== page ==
The Spanish border: antigen tests NOT among proofs for entry to Spain for British visitors from 2 July

Updated 1 July: The FCDO has confirmed that under the new arrangements for British visitors (while the UK is not considered by the EU as a high risk country and regardless of the UK’s coloured lists) antigen tests are NOT accepted for entry to Spain. The FCDO statement is:

From 2 July 2021, the Spanish government requires all arrivals to Spain from the UK (excluding children under the age of 12 years old) to present on entry one of the following:

        • documentation issued within 48 hours prior to arrival in Spain, certifying that you have undertaken a COVID-19 test, e.g. PCR, TMA, LAMP or NEAR, and tested negative. Antigen tests are not currently accepted.
        • proof of being fully vaccinated at least 14 days prior to arrival in Spain (date(s) of vaccination must be specified), with a vaccine authorised by the European Medicines Agency or by the World Health Organisation

Documents can be in either English, Spanish, French or German and in paper or electronic format. All documents must specify the name and surname of the passenger. See Spain Travel Health page for specific details regarding the documentation you must present to accredit your COVID-19 test results and proof of vaccination.

If you live in England, Spain will accept the NHS COVID Pass or your NHS letter to demonstrate your COVID-19 vaccination status. If you live in Scotland or Wales, Spain will accept your respective NHS letter to demonstrate your COVID-19 vaccination status. Your NHS appointment card from vaccination centres is not designed to be used as proof of vaccination and should not be used to demonstrate your vaccine status. For more details see the Spain travel Health page.

Further rules may apply if you have travelled to a country on Spain’s list of ‘risk’ countries in the 14 days prior to travel to Spain. See Testing requirements if travelling from a ‘risk country’.

Although it might seem illogical, antigen tests ARE accepted if coming from an EU-designated risk country, but this just shows how seriously the Delta variant – on which basis the new rules are based – is being taken. If coming from or via a country designated by the EU as high risk, the FCDO says:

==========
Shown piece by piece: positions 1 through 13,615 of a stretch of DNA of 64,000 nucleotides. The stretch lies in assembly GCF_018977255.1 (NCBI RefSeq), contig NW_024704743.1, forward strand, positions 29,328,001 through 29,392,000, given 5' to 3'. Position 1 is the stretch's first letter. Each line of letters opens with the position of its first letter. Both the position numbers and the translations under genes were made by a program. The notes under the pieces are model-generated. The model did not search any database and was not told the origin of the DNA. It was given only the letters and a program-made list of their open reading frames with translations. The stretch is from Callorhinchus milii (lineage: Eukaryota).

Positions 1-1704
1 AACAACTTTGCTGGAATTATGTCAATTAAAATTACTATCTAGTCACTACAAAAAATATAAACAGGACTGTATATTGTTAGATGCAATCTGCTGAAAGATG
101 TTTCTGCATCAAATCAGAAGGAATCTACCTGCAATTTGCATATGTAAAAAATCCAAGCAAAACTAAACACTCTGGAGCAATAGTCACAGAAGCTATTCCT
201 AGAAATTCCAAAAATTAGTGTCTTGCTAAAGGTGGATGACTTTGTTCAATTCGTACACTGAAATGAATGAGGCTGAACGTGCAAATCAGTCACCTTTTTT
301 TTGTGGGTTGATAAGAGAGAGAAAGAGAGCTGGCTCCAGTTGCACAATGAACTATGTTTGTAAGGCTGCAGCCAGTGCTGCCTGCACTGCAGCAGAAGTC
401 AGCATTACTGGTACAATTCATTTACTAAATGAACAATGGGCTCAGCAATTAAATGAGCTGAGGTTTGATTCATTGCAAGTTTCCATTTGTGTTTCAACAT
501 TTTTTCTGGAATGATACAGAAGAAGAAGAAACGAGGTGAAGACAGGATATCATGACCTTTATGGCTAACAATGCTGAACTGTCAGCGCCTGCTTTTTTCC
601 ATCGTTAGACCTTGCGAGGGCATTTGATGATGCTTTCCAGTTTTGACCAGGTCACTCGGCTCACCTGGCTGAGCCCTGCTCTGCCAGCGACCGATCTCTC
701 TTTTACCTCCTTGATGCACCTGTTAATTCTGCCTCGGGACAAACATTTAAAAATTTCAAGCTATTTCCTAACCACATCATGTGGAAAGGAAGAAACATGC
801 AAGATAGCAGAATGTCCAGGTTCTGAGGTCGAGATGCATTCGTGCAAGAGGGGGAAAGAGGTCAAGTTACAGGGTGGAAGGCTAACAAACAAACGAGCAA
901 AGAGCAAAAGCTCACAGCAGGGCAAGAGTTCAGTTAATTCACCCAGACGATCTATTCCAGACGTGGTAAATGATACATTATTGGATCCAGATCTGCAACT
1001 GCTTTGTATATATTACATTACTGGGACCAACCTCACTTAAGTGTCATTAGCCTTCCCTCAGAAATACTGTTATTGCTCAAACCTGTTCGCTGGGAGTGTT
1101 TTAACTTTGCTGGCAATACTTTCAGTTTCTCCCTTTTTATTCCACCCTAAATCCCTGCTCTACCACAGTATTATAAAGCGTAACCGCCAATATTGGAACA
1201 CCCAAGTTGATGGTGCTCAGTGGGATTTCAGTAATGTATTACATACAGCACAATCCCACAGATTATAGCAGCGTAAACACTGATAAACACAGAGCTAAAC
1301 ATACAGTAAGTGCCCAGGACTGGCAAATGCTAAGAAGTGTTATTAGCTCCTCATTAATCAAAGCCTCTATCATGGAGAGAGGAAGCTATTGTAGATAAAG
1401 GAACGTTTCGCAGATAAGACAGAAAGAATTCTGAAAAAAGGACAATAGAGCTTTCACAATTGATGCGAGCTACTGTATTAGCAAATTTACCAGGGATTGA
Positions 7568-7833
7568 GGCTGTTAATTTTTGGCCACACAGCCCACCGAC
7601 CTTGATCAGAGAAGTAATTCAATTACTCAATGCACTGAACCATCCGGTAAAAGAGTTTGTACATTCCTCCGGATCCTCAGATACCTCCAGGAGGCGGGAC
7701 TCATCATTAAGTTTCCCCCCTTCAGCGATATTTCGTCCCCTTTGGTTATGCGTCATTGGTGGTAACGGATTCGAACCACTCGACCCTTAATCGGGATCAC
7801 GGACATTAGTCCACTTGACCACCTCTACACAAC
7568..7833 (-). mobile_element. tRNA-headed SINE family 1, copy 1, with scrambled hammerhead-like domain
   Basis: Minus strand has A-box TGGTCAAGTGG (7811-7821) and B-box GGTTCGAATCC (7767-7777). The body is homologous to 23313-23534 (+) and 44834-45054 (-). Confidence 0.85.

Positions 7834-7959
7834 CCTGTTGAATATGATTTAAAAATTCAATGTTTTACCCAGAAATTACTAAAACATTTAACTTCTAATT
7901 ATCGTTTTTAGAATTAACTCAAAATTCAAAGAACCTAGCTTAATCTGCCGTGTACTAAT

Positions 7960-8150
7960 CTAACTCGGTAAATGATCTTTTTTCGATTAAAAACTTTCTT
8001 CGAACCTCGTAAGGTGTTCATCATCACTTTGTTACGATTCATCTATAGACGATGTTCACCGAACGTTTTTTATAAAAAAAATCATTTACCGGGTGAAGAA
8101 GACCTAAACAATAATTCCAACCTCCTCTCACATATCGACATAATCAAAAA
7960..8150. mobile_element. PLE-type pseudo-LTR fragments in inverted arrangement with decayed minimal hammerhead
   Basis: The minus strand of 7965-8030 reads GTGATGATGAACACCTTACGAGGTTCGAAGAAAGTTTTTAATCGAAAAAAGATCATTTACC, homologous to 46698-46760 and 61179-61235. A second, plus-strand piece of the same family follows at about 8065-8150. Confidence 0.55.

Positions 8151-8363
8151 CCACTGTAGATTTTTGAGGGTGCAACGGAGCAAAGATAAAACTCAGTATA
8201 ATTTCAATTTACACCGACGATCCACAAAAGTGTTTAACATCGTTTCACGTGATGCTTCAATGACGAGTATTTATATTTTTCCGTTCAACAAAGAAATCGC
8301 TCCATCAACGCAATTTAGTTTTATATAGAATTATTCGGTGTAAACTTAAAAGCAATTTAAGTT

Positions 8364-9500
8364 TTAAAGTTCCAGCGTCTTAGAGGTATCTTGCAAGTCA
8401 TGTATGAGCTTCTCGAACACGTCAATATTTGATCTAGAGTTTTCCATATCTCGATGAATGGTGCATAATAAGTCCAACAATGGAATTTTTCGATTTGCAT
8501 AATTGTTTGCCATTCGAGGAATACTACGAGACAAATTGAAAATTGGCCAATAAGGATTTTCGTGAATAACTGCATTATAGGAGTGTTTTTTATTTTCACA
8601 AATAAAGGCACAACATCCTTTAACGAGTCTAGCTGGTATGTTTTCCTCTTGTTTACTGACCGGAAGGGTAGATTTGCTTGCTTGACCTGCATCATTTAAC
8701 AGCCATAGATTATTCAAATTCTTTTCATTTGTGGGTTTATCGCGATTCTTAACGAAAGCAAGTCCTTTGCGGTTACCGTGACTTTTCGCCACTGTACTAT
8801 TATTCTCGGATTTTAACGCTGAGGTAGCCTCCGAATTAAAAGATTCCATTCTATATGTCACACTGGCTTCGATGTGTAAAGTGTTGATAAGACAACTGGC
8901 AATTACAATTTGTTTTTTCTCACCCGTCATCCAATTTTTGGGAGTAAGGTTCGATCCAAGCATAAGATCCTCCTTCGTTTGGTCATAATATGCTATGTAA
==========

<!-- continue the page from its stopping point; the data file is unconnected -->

All passengers (excluding children under the age of 12 years old) arriving into Spain who have visited a ‘risk country’ in the previous 14 days should be prepared to show evidence of one of the following on entry:

        • documentation certifying that you have undertaken a diagnostic test (e.g. PCR, LAMP, TMA or antigen test) and tested negative 48 hours prior to arrival in Spain. See Spain Health Travel page for details.
        • a certificate or document certifying you are fully vaccinated against COVID-19. See Spain Health Travel page for details.
        • a medical certificate certifying that you have recovered from COVID-19 in the last 6 months prior to travel. See Spain Health Travel page for details.

The list of ‘risk countries’ is reviewed every 15 days. A minimum fine of €3000 may be issued to anyone who does not comply with this requirement.

Updated 29 June: What has been published HERE today simply adds the UK to the list of third countries for which temporary entry restrictions apply. British visitors over 12 years of age will now have to provide either a certificate of vaccination dated at least 14 days before travel, or a “certificado de diagnóstico” recognized by Sanidad and detailed in Section 7.1 of the 4 June Public Heath Resolution HERE … tests must be carried out within the 48 hours prior to arrival in Spain … not the 72 hours it used to be!

Those bringing negative test certificates instead of a vaccination certificate will need to bring one of: 

  • Molecular nucleic acid amplification tests (NAAT) – PCR, TMA, LAMP, NEAR etc
  • Antigen detection tests included in the common list of rapid antigen detection tests for COVID-19, published by the European Commission on the basis of Council Recommendation 2021/C 24/01 (see HERE & HERE for further information) See 1 July update above 

The diagnostic test certificate must include at least the full name of the holder, the date of sampling, type of test performed, and country of issue. The measure comes into force 72 hours after 00.00h of the day on which the publication was made, ie today, and so therefore will be effective from midnight Thursday/Friday (00.00h 2 July).